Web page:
Prosecutor explains why he charged Love Island presenter Caroline Flack
PUBLISHED: 21:48 06 June 2020 | UPDATED: 16:08 07 June 2020
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The lawyer accused of pursuing a “show trial” against Norfolk TV celebrity Caroline Flack has said he believes he made the right decision in prosecuting her.
The 40-year-old Love Island host took her own life in her flat in London in February, the day after being told the Crown Prosecution Service was pressing ahead with court action against her for allegedly assaulting her boyfriend Lewis Burton.
Days before she died, Miss Flack wrote a powerful message about the ordeal she had been through and had wanted to post it on Instagram but was told by advisers not to.
Her family released the message exclusively to the EDP and in it she said she “took responsibility for what happened that night” but said it had been an accident and she “was NOT a domestic abuser.”
Miss Flack, who went to school in Watton, wrote how “my whole world and future was swept from under my feet” and how she had lost her career and her home.
Now, in a highly unusual move, Ed Beltrami, who was chief prosecutor for North London at the time, has explained the reasons why he decided to charge her.
Mr Beltrami, who is now the head of the CPS in Wales, admitted the case had troubled him since Miss Flack’s death.
In an interview with Wales on Sunday, he said: “You’ve got to do what you think is right. You cannot do what you think is popular.”
He added he did not know of Miss Flack before the file landed on his desk.
“To be absolutely frank with you I had never actually heard of her,” Mr Beltrami explained. “It had been charged by CPS Direct [which operates 24 hours a day and provides the majority of CPS charging decisions to the police] on the basis of police evidence. It had come into the area and it had blown up in the press which is why it was referred to me.”
There was a backlash against the CPS, especially as Mr Burton had not wanted the case to be pursued.
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Mr Beltrami said: “You don’t just fold at the first sign of trouble. The fact the victim doesn’t want to know... you’ve got to look at whether you can prosecute without the support of the victim.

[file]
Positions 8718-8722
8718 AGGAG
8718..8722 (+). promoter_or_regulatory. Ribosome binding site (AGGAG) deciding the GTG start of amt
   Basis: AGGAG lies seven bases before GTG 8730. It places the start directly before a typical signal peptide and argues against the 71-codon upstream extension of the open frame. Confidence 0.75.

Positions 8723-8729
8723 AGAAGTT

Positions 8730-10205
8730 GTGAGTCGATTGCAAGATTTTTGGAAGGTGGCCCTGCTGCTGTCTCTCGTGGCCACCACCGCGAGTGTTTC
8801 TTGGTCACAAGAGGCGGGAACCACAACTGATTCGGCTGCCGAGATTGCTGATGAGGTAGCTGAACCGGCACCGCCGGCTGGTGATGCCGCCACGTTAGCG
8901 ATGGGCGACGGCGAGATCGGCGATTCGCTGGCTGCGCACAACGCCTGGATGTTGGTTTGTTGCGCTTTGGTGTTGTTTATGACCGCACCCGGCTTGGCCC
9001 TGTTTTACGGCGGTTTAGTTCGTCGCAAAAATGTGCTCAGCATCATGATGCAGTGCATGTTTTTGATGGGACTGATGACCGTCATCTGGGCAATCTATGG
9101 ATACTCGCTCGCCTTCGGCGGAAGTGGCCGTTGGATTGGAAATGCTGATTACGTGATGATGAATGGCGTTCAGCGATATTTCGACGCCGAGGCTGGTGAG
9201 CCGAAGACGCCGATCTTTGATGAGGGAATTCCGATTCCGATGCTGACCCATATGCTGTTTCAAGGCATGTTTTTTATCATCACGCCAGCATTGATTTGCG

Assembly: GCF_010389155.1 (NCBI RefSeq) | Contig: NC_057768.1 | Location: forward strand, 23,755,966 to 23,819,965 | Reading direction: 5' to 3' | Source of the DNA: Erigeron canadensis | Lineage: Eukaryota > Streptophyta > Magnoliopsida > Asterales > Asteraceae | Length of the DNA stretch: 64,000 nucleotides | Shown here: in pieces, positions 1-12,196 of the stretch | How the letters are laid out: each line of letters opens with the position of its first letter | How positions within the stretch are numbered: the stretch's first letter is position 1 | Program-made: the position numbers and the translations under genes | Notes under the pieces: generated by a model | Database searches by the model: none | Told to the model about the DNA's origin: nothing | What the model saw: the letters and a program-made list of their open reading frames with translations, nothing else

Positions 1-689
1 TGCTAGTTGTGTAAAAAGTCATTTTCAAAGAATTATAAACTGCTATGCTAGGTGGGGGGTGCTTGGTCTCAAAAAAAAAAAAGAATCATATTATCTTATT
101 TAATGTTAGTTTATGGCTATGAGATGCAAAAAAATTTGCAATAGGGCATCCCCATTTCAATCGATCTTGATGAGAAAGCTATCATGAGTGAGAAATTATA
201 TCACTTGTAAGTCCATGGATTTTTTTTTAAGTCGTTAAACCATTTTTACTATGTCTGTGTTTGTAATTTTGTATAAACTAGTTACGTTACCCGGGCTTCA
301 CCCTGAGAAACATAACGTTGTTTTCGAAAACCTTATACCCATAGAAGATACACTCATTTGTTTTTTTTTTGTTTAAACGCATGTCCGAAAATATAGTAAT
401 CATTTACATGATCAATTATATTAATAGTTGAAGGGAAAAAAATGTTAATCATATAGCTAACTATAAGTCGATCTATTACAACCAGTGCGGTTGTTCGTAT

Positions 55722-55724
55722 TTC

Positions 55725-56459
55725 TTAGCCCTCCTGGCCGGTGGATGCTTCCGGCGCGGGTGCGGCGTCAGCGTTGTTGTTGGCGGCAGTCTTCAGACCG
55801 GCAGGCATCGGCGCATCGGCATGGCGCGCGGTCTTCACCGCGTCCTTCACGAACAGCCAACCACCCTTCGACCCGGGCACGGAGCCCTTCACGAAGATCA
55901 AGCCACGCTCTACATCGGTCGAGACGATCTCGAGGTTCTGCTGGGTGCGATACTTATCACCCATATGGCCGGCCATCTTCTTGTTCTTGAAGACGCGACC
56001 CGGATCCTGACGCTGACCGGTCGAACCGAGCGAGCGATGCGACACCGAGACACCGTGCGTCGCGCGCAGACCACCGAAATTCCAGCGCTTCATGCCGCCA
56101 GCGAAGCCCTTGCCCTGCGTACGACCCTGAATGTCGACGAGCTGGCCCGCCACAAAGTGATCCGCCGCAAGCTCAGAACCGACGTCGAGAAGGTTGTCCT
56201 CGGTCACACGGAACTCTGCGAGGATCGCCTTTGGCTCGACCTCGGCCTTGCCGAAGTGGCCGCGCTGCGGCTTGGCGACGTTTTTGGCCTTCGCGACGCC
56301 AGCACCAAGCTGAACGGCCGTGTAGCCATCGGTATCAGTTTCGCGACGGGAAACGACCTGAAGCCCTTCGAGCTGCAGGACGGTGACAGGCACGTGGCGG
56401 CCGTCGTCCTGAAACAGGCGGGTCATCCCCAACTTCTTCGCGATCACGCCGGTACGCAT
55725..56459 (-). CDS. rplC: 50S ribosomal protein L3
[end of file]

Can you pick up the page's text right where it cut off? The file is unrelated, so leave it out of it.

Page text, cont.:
“Domestic abuse is a separate category by itself – [with a] high risk of the offending escalating.”
Mr Beltrami said: “Obviously when you make that decision to proceed with case you have absolutely no idea that the defendant is going to take her own life. You can’t possibly anticipate that sort of thing.
“People say you’re looking for a show trial or you’ve only prosecuted because this person is a famous person,” he said. “But I can assure you there aren’t very many prosecutors who want a show trial. Most just want to get on with their job. The CPS doesn’t really attract that sort of person.”
“We have quite an important role to try and bring criminal justice together,” said Mr Beltrami. “The trick is to coordinate all of that so we are all pointing in the same direction, which is easier said than done.”
Miss Flack’s family did not want to respond to Mr Beltrami’s comments as an investigation into the police’s handling of the case and the reason they gave the CPS to prosecute is continuing.
The CPS announced in March that it would be conducting a review into Miss Flack’s death.
Later that month, the CPS found the case was handled “appropriately”.
A spokesman said: “Our thoughts remain with the family and friends of Caroline Flack.
“It is normal practice for prosecutors to hold a debriefing in complex or sensitive cases after they have ended.
“This has taken place and found that the case was handled appropriately and in line with our published legal guidance.”
*For help and support visit www.norfolkandwaveneymind.org.uk. Alternatively call the Samaritans 24/7 free helpline on 116123 or visit www.samaritans.org
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